Tuesday, 28 August 2007
Review: The Emperor Jones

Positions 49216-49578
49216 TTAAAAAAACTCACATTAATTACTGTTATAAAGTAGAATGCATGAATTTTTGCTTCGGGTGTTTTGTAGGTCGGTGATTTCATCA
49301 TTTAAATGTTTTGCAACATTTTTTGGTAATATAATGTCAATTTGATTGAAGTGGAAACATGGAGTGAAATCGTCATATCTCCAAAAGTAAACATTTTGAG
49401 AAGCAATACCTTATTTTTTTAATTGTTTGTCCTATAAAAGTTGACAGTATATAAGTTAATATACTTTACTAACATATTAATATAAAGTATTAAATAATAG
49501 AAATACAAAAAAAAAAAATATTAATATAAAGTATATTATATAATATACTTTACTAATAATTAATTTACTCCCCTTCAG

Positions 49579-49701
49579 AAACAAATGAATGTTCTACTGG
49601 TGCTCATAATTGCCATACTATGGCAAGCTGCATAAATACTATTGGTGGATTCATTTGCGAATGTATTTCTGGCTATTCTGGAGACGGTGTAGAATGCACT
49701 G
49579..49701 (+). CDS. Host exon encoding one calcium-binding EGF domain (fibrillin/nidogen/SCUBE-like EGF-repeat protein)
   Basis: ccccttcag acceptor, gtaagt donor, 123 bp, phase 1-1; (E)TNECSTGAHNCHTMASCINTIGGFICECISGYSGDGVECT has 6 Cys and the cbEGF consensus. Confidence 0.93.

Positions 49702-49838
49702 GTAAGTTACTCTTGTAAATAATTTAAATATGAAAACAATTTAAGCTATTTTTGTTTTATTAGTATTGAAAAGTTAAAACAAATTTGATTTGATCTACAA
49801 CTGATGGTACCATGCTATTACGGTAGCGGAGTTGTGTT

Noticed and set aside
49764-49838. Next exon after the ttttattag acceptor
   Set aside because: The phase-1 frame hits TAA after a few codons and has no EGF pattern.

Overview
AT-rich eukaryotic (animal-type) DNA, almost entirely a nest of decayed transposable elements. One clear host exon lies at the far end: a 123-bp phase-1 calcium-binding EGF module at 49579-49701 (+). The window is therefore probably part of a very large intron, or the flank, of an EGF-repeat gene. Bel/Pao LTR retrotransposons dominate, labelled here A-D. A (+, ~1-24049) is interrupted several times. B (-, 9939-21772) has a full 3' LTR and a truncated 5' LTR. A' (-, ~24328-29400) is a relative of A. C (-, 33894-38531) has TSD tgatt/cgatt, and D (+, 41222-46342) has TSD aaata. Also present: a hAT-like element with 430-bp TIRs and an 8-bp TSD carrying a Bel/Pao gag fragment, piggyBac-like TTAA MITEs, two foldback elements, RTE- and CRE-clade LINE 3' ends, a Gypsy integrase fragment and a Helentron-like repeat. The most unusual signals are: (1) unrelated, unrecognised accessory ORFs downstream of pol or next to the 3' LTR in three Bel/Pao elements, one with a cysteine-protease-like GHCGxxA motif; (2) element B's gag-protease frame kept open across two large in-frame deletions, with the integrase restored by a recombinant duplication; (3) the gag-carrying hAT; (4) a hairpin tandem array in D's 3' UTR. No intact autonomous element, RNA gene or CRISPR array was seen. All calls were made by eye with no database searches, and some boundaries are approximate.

Eugene O’Neill’s play The Emperor Jones was first staged in New York in 1920, arrives at the Olivier Theatre as part of the Travelex £10 season. Thea Sharrock’s production was initially staged at Notting Hill’s tiny Gate Theatre in 2005 (when she was artistic director there), and Patterson Joseph reprises his role as the eponymous ruler of a tiny Caribbean Island. This play has immense power and uses a number of styles from expressionistic dream sequences to realism, but I found the staging in the huge Olivier lacked some of the directness and strength that it had at the Gate. In the Gate we sat around a small rectangular pit, where all the claustrophobic action took place, where we felt almost part of the action and were able to study the expression of the desperate Jones up close. In the Olivier, naturally, everything is massive and more imposing, but not necessarily better (the feeling of claustrophobia is also, naturally, gone). Joseph’s powerful acting, his cocky swagger turning into fear and despair via terrified mania and his brilliantly realised physical performance, are riveting to watch. Sharrock’s direction is excellent, she uses movement and music to great effect in the larger auditorium and her acting ensemble are very good at conjuring up collective memories that haunt Jones (like a 19th century slave auction). However I felt that the huge number of ‘supernumeraries’ (as the cast sheet puts it) used in the slave auction scene was totally out of proportion to the needs of the piece (as the term supernumeraries actually suggests), and simply there to fill up the stage. The plot is groundbreaking for a play written sometime before 1920, a black prisoner (an unfortunate double murderer) has escaped form the USA and made for the West Indies, there he tricks the inhabitants of one small island into believing that he has special powers and eventually becomes their ‘Emperor’ (they are ‘bush niggers’ whom he looks down upon, terrorises and steals from). We first meet Jones on the day of reckoning; his subjects have fled to the hills, marshalling witchcraft and courage in order to kill him. Jones flees and on his journey we see shadows of his past played out as dark haunting memories. The play has some empathy with the plight of black people, the legacy of slavery and the harshness of justice for them, it shows Jones as an intelligent man able to trick the simple natives. But here lies to trouble too, the stereotypical negro language that Jones uses, his derision of the natives (equally to that of any white imperialist), and the credulity of the tribe he tricks, as well as the mental collapse of Jones, can be used (or some will say) to negatively stereotype black people. All I can say is, that this play engenders sympathy for Jones, it highlights the injustices of racisms (though in a subtle way), it highlights the barbarity of slavery (of any kind), and it ultimately shows humanity. This 70 minute piece is highly recommended, it is simply beautiful storytelling.